Must See: Alzheimer’s Stories Told Through Incredible Documentaries

by Nancy Wurtzel on February 11, 2013

As the old saying goes: A picture is worth a thousand words.  If that is true, then moving pictures are worth an entire library.

Don’t get me wrong, I’m certainly a fan of words and images.  As you can imagine, I spend a good part of my day online, either writing or reading what others have written.  I also love still images, because a snapshot can capture so much in a single frame.  When I look at a photograph, it makes me think deeply of what came before and what is to come after.  Through the still camera lens we can see so much about others, ourselves and the times in which we live.

Yet, moving pictures — film — often brings everything together.  Film crystallizes ideas and provokes thought like no other medium.  It creates an experience that often stays with us long after we have forgotten a single image or the words on a page.

Below are links to documentaries about Alzheimer’s disease. Three of the links will take you to the full film or films, while other links will lead you to a substantial trailer that will give you a taste of what you can expect by ordering the full-length version.

Don’t think these films are all doom and gloom.

Yes, they are about people with dementia and those who care for them. Some of the footage may make you cry. However, you also will find yourself smiling, laughing, shaking your head in agreement, empathizing and, most importantly, feeling understood. If you are a caregiver, you will relate to all of these films.

So, take a view.  You won’t be disappointed.

You’re Looking at Me Like I Live Here and I Don’t   Lee Gorewitz, who has Alzheimer’s disease, struggles with incredible spirit to remember her old identity in a world outside of her new home.  This documentary is the very first film that is told from the inside view of a person in an Alzheimer’s care facility.  To learn how you can view the entire film about Lee’s journey, go to You’re Looking at Me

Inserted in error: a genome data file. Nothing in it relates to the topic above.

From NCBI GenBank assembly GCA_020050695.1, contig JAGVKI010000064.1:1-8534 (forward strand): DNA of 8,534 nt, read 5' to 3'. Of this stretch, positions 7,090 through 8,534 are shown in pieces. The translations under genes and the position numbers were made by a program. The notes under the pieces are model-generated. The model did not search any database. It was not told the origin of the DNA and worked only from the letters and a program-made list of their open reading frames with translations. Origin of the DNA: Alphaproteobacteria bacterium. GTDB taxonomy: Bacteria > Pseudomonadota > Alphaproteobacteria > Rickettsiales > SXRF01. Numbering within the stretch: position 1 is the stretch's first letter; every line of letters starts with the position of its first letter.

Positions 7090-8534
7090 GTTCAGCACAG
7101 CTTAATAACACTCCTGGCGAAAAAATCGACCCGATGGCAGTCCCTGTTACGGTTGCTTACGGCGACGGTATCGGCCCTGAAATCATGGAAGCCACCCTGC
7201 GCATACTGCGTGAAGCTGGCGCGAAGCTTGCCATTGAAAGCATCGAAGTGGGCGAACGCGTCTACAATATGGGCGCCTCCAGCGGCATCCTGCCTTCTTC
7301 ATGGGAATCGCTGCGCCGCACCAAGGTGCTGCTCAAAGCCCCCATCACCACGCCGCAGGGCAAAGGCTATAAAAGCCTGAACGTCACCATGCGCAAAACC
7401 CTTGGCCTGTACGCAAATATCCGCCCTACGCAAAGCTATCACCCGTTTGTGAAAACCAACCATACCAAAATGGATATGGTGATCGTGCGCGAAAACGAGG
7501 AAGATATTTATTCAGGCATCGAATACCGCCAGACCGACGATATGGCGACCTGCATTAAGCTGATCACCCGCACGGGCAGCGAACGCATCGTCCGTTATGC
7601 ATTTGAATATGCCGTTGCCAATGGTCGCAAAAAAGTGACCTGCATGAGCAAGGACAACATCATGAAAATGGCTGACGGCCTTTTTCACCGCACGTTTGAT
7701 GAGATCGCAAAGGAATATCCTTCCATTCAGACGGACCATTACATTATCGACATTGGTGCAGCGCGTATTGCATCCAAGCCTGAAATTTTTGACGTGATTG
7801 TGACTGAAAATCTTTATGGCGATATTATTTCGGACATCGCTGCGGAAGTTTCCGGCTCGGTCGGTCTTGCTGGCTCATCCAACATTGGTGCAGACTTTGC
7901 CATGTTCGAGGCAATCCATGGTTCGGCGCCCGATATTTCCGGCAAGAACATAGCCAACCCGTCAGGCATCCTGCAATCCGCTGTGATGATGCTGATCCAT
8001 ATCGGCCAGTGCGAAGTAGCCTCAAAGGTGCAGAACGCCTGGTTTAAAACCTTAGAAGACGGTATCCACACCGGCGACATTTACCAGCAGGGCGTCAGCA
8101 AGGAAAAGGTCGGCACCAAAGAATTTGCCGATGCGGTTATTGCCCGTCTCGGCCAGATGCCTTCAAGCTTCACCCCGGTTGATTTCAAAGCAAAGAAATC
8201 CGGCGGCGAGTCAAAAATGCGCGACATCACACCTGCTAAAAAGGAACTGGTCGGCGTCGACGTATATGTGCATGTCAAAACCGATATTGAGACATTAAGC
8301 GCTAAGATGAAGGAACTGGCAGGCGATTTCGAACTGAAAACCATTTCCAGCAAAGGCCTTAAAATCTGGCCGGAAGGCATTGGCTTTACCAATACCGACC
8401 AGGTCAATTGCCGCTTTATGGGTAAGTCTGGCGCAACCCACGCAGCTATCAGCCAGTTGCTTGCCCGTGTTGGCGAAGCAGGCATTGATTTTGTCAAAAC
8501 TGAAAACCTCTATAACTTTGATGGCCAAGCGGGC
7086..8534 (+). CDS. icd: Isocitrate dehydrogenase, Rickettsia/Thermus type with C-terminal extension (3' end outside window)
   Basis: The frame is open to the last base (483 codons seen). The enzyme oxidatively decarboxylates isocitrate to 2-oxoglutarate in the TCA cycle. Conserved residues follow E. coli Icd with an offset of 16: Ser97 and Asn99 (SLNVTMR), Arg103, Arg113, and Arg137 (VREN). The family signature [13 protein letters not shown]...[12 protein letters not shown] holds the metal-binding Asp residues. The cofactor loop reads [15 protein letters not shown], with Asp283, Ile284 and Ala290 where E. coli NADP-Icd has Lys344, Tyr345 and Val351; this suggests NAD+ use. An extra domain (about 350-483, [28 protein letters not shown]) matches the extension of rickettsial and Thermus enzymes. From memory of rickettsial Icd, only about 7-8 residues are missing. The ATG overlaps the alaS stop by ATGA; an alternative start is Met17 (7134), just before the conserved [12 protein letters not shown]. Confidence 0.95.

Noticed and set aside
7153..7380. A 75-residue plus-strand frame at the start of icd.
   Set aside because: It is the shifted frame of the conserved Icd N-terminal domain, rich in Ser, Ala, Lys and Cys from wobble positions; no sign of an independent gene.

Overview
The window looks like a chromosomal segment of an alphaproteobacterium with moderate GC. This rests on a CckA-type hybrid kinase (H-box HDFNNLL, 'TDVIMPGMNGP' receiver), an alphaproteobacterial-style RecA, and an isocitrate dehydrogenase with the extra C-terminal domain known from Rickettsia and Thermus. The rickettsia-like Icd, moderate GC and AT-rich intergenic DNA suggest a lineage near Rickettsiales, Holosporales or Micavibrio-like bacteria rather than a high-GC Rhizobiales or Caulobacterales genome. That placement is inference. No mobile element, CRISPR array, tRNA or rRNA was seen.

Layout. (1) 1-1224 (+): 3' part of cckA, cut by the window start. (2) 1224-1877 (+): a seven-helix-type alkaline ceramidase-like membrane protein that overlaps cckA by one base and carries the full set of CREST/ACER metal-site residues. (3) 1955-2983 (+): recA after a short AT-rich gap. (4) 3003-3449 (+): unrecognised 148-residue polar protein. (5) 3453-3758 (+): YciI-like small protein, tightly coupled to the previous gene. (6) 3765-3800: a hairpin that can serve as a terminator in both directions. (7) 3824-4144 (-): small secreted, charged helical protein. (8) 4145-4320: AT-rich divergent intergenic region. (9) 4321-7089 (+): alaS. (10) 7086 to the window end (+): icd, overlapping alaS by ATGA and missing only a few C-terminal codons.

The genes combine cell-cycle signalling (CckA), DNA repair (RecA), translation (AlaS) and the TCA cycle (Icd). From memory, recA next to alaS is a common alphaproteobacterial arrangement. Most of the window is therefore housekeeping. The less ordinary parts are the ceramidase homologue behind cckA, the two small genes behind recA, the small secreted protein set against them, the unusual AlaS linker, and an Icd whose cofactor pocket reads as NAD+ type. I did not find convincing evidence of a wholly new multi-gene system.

The Sandwich Generation   Filmaker Julie Winokur, and husband, photojournalist Ed Kashi, chronicle their  family’s journey as they uproot their lives and move 3,000 miles to care for her father, Herbie, who has Alzheimer’s disease.  The film is a story of love and sacrifice, and it shows the enormous impact this terrible disease can have on one Sandwich Generation family.  Visit the website to learn how you can view the entire film.

Choosing to Die   Prolific fantasy author  Sir Terry Pratchett announced in 2007 that he has early onset dementia. His moving journey to explore life and death options is detailed in this truly incredible film that won an Emmy last year.  If I had to make a list of the people I would like to meet before I depart this world, Terry Pratchett would be on that list.  Please watch this film to see why I feel this way.

Forgetful But Not Forgotten   This is a most interesting and moving piece of film-making, which tells the story of John Wynn who is diagnosed with early onset Alzheimer’s at the young age of 57.   Weaving the past with the present, John’s son Chris — a Canadian filmmaker — tells his father’s story in a moving and heartwarming way.  Visit the website for more information about how to order the entire documentary.

The Alzheimer’s Project   This link will take you to the landing page for the HBO documentary series that was spearheaded by Maria Shriver.  It is not just one but four incredible films about the Alzheimer’s struggle.  There is also some valuable information on their website and some additional videos that were produced after the original series aired a few years ago.  And, everything is HBO quality, so you know it will be good.

Thanks for reading and I hope you have the time to click on a few of the links.  These moving pictures will make a lasting impression.

You may have a favorite documentary or film about dementia you would like to share, so please feel free to include any appropriate film suggestions in a comment.

This post was written by Nancy Wurtzel and originally ran in The Alzheimer’s Reading Room.

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